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When Choosing a Speaker for your Event do you want a Worm or a Strawberry

During one of my customer focus workshops I use the cunning ploy of asking my audience if any of them like strawberries. About 90% of the hands go up, then “Who really really likes them?” Only a few hands go down at that point. Then the whole NPS routine “Would they recommend strawberries to a friend?” Plenty would.

The next step is to suggest a fishing trip – clearly the best bait to set on the hook would be a delicious juicy strawberry. This provokes considerable protest “But fish don’t like strawberries.” “Then what should we bait the hook with?” The answers range from sweetcorn to maggots, but worms are universally the most popular choice. “Oh” I cry, “so you like worms?” “No, but fish do!” My master stroke, “Then stop trying to sell customers what you like and find out what bait attracts them.”

As a professional speaker I cheerily used this story without seeing how it applied to me. Whilst working with some strange propeller-heads on how to improve our online presence they said the key is to zero in on your specific customer by name, address, shoe size and blood group if possible, so as an exercise I tried to identify my customer. The result was disturbing, my audience are people who really enjoy what I say but can’t afford me and the people who hire me do not tend to be my audience, but are, for instance, trade association chair-people, franchise founders, conference organisers and bosses who want to gee up their staff. Now who should I try and appeal to, the paymaster or the audience?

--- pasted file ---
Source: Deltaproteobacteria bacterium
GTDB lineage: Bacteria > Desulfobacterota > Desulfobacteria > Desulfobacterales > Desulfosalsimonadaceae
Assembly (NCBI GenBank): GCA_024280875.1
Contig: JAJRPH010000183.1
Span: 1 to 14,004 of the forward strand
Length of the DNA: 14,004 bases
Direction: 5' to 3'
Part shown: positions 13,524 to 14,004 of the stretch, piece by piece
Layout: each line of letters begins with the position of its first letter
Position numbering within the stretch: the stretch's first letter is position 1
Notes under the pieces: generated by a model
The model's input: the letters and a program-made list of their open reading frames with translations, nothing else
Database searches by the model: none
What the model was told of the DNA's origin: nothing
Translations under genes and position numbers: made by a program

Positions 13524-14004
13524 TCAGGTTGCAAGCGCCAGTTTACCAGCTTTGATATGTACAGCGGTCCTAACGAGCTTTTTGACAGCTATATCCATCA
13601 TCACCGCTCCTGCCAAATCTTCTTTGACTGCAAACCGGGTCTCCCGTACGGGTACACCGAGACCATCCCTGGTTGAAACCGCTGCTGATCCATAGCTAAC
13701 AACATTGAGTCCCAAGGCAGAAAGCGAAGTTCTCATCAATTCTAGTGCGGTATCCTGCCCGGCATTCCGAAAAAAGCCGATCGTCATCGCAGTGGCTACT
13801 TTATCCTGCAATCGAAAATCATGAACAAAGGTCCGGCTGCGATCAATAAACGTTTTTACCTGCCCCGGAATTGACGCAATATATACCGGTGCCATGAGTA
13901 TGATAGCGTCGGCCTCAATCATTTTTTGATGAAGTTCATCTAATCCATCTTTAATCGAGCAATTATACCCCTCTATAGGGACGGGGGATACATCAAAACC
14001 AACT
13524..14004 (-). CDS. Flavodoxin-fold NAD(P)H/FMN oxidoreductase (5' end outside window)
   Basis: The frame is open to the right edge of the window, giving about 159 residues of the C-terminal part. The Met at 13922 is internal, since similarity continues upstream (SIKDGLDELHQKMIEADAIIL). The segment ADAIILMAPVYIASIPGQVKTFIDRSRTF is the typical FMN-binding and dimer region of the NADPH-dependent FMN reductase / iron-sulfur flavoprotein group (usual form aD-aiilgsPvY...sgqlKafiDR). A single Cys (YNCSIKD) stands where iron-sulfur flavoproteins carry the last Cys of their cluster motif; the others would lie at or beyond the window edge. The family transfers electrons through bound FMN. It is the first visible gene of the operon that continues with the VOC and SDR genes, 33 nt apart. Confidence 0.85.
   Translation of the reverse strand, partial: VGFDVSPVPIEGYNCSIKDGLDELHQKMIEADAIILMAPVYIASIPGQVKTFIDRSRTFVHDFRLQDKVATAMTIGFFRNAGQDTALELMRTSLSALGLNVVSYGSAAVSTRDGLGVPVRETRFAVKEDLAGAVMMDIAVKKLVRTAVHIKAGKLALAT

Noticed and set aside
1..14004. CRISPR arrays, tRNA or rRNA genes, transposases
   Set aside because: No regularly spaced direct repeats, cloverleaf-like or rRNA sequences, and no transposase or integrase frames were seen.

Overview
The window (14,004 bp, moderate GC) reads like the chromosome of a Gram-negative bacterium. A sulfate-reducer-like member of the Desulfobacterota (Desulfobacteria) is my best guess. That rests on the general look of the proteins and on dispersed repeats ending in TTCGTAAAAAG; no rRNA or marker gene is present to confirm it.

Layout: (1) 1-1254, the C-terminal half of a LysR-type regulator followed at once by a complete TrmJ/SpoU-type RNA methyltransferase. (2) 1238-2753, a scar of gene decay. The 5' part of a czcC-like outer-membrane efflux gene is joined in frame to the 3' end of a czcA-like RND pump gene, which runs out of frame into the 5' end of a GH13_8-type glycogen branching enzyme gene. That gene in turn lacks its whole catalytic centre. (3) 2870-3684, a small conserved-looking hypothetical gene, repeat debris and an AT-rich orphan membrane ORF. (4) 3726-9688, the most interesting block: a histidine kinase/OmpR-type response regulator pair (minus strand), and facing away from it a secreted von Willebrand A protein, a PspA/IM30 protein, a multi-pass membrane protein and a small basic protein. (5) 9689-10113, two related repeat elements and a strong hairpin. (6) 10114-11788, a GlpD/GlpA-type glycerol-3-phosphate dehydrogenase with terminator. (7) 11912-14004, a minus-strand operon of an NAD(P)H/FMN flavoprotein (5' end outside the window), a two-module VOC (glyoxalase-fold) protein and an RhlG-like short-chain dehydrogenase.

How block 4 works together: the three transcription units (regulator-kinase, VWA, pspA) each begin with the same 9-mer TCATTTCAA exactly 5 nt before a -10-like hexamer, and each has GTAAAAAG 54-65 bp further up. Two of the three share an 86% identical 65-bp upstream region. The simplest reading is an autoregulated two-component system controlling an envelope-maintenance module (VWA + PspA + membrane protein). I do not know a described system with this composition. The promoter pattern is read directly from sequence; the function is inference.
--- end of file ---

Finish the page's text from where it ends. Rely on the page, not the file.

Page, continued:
Professional speakers need feedback, but are they being scored by the audience or the organiser? I do my best to custom-build my presentations to delight, inform and change my audience and to that end the briefing call is vital, but it is difficult to get the background and the goals and aspirations without spooking the client. My frustration reaches boiling point when I share the stage with Martin Marrow who sailed round the world in a bin bag, triumphing over adversity with power-point, video and the final thirty seconds with some waffle about teamwork. I see the organisers glow and glad-hand whilst the audience shuffle and yawn.

So when next choosing a speaker for your event, do you go for your much loved strawberry or delight your audience with a delicious juicy worm.